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Writing on Tomato Time – Creating a Writing Routine

Memoir writer Shanda McManus shares how she uses the Pomodoro Method, breaking her writing time down into manageable intervals.

By Shanda McManus

May 16, 2022

I use tomato time when I don’t want to write but should. Tomato time is my name for the Pomodoro Method. This method uses a timer to break down work into intervals, traditionally 25 minutes in length, separated by short five-minute breaks. On my worst I-don’t-want-to-write days, I can handle at least one tomato. I mean 25 minutes, I can do that —can’t I? Yes, my hourglass sand timer tells me. And, almost without fail, I complete one tomato, then another.

Writing Time Breakdown

Breaking my writing time down into tomatoes or longer customized units with a start and end time helps me sustain concentration. And then I get an earned reward of goof-off time that I use to check Twitter or email without the guilt. Writing becomes a series of short sprints instead of a long marathon.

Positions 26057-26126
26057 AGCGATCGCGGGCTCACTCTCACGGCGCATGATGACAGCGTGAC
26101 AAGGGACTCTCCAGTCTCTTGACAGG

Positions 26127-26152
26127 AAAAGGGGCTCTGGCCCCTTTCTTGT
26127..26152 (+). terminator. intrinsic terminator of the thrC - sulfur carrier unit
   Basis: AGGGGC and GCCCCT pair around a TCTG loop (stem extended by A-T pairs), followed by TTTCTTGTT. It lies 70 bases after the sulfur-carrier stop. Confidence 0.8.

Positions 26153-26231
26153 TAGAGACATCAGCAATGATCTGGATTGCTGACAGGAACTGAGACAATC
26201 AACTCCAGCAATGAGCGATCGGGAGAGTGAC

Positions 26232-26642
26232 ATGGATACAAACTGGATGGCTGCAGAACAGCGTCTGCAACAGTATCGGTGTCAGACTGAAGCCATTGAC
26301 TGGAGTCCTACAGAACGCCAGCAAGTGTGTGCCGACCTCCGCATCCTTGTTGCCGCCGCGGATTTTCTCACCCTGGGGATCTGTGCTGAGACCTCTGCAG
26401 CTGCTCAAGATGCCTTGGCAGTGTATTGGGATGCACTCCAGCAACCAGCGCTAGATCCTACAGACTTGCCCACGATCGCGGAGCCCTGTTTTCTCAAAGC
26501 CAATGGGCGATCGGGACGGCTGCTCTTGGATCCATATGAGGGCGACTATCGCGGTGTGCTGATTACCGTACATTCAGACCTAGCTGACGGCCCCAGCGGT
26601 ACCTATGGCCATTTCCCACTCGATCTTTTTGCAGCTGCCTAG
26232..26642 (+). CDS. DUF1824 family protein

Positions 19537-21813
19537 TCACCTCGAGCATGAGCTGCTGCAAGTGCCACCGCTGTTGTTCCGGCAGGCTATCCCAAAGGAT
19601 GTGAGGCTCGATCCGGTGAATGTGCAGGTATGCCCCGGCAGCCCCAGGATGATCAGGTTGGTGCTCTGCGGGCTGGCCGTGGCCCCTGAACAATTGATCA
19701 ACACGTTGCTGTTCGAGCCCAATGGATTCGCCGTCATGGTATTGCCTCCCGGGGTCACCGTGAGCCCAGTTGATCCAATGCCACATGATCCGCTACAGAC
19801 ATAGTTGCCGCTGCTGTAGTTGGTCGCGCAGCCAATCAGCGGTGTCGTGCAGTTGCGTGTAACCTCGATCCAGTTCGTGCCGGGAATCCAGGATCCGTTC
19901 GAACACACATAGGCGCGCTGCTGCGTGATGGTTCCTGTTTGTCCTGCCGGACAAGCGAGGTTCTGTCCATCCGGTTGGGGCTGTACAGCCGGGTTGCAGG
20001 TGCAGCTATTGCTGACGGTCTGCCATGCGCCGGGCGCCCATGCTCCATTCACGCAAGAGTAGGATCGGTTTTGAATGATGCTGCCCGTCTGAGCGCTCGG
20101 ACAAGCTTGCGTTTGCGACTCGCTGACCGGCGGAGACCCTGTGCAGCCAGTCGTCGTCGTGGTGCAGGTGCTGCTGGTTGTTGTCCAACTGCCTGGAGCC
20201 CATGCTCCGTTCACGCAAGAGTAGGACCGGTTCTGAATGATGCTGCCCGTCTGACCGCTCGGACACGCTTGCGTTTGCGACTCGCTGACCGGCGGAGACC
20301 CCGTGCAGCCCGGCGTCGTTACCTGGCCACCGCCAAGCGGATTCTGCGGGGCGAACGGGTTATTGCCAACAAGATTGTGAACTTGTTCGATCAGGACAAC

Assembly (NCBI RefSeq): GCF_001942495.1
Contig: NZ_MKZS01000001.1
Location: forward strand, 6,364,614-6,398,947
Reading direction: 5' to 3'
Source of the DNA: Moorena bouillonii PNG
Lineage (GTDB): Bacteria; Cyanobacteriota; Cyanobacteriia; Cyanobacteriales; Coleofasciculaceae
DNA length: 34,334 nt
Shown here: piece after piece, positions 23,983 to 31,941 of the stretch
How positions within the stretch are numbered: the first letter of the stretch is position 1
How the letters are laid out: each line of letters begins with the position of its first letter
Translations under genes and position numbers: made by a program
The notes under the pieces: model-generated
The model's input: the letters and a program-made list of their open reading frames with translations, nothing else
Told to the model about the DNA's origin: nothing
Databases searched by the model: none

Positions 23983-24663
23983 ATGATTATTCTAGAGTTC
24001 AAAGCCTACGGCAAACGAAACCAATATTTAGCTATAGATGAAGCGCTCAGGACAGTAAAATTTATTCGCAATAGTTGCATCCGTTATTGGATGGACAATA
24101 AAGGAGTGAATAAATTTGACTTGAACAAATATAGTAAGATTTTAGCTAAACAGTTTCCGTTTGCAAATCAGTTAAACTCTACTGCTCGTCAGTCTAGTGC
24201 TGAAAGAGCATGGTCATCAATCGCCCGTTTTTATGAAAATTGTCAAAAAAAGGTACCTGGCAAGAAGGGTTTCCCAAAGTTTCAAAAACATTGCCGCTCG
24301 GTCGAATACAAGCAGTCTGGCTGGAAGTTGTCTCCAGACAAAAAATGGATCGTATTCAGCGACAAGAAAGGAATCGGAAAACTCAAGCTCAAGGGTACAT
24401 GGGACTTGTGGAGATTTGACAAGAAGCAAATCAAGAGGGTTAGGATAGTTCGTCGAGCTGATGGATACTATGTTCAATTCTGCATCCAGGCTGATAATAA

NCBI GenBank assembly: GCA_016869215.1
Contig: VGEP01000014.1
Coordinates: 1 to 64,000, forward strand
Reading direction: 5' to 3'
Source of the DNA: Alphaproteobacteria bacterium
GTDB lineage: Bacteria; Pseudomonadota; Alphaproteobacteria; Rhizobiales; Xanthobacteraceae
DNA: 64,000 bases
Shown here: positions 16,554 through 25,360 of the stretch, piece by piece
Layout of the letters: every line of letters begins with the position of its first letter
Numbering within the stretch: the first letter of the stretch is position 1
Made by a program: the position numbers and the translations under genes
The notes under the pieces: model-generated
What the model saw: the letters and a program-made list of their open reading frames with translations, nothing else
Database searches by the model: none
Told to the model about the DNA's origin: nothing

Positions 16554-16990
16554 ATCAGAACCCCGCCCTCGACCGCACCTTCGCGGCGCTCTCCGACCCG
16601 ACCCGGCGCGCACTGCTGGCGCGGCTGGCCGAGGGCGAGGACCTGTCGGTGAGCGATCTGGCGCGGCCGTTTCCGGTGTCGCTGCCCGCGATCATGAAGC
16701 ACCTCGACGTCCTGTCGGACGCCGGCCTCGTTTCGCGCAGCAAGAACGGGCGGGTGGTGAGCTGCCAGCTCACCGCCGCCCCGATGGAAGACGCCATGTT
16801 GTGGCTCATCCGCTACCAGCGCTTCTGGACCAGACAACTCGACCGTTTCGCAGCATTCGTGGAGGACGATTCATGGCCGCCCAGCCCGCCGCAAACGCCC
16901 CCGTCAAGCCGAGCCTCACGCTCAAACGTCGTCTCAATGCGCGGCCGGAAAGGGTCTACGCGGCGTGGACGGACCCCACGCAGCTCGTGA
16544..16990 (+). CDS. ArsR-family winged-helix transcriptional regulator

My most successful sprints are in the 30 minutes before I leave for my job as a physician. Writing against the clock gives me focus and freedom. I am more productive and creative when I know there is a limit to how long I can write. Writing then becomes a treat or indulgence that ends when I have to go to work.

So if you’re having trouble staying focused while writing your book, give tomato time a try.

Shanda McManus

Shanda McManus is a family medicine physician. Her writing has been featured in Intima Journal of Narrative Medicine, Midnight & Indigo, and other publications.

Shanda McManus is a family medicine physician. Her writing has been featured in Intima Journal of Narrative Medicine, Midnight & Indigo, and other publications.